The Soviet Union’s unprovoked invasion of Finland in November 1939 and the four years of war that followed are still fresh in the minds of many Finns. My father-in-law was 12 years old at the time. At school one day, when teachers heard air raid sirens, they took the students out to the schoolyard in hopes of showing the invading pilots flying overhead that there were children in the building. The attack nevertheless proceeded. My mother-in-law never psychologically recovered from the bombings — until she died, she would unravel upon hearing loud sounds.
Today, in an odd combination of irony and justice, Vladimir Putin’s brutal, illegal invasion of Ukraine has already made NATO stronger and more relevant than it has been since the end of the Cold War. His geopolitical aggression may even provoke one of the most significant expansions of NATO since its founding, as Finland is set to discard decades of neutrality to join the alliance. Perhaps Sweden will follow. This development would contribute greatly to a more secure, and democratic world.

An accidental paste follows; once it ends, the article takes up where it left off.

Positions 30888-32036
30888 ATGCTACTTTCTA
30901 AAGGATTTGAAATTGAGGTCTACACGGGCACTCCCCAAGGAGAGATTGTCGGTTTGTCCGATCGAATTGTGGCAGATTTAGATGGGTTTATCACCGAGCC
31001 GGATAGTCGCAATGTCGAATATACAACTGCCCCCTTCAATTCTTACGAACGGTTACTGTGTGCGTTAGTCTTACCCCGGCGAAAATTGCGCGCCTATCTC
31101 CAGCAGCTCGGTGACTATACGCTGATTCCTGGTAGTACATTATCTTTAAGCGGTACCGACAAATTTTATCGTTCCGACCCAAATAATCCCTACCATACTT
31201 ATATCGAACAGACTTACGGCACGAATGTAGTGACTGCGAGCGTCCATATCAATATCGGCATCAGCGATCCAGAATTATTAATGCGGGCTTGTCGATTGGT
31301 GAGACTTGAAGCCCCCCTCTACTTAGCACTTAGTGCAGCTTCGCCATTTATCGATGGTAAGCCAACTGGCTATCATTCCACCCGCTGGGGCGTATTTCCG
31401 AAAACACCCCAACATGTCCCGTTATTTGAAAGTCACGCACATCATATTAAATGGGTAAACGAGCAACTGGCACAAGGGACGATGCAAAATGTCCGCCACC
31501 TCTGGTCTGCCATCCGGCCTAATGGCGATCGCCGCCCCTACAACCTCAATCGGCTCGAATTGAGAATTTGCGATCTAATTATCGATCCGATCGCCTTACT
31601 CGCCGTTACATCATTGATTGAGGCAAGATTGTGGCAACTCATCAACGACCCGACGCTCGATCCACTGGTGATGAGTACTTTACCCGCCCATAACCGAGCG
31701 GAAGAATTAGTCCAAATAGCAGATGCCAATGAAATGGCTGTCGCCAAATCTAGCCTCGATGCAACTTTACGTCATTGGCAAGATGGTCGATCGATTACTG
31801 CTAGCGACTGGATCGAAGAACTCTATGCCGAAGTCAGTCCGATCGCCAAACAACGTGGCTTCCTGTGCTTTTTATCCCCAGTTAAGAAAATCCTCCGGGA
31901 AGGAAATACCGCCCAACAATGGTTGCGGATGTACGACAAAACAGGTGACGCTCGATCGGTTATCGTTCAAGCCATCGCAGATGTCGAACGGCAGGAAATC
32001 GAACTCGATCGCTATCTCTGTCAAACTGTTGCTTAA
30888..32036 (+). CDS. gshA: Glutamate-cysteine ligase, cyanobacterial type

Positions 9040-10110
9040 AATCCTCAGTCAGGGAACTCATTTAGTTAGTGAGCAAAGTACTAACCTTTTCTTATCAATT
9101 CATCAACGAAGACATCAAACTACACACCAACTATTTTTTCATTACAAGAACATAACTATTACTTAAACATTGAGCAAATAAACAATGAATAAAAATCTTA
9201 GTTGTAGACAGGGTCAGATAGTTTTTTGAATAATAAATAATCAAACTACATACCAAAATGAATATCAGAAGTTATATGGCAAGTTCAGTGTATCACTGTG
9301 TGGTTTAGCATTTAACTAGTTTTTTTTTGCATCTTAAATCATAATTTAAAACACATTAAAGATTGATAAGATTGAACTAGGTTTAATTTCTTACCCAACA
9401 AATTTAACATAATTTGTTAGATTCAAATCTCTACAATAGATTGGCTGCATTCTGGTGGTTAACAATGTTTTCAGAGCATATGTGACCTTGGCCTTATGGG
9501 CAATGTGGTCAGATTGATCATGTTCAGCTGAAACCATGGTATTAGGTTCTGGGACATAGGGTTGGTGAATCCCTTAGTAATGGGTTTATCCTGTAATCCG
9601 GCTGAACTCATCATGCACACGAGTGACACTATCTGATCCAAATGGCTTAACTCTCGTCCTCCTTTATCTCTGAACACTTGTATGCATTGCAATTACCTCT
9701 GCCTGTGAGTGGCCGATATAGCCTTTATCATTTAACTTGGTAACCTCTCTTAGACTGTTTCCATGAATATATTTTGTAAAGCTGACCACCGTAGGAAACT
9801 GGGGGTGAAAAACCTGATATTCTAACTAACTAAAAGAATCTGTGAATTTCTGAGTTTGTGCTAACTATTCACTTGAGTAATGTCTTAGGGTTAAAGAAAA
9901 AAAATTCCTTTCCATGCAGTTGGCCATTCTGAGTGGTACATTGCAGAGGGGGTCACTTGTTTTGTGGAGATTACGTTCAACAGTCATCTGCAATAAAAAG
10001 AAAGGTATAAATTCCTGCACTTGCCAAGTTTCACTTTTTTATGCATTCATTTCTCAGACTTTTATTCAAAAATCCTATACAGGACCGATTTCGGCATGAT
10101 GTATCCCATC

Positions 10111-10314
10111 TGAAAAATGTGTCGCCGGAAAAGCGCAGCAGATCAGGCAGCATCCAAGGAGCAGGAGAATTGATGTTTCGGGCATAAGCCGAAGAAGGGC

Before Putin’s invasion of Ukraine, fewer than a third of Finns and Swedes wanted to join NATO; now, upwards of 70 percent are on board. The Finnish Parliament’s recent review of the changing security environment in Europe in light of Russia’s all-out assault on Ukraine initiated a new phase of the debate about NATO membership. All major parliamentary groups and political parties now support applying for accession. And with the president and prime minister expressing their backing as well, Finland’s application to the Alliance is imminent.
`A Strong Net Positive for NATO’
Contrary to the concerns of critics of Finland’s accession, its membership would be a strong net positive for NATO. It would significantly strengthen the North Atlantic Alliance and contribute to European security by enhancing allied military and intelligence capabilities and burnishing NATO’s democratic credentials.
Finland boasts highly capable armed forces, which are interoperable with NATO as a result of years of partnership, and would significantly add to NATO’s combat power. Indeed, Finland for years has been a significant contributor to NATO-led missions in the Balkans, Afghanistan, and Iraq. Finland regularly participates in NATO training exercises and recently hosted a massive exercise, Arrow 22, alongside American, British, Estonian and Latvian soldiers.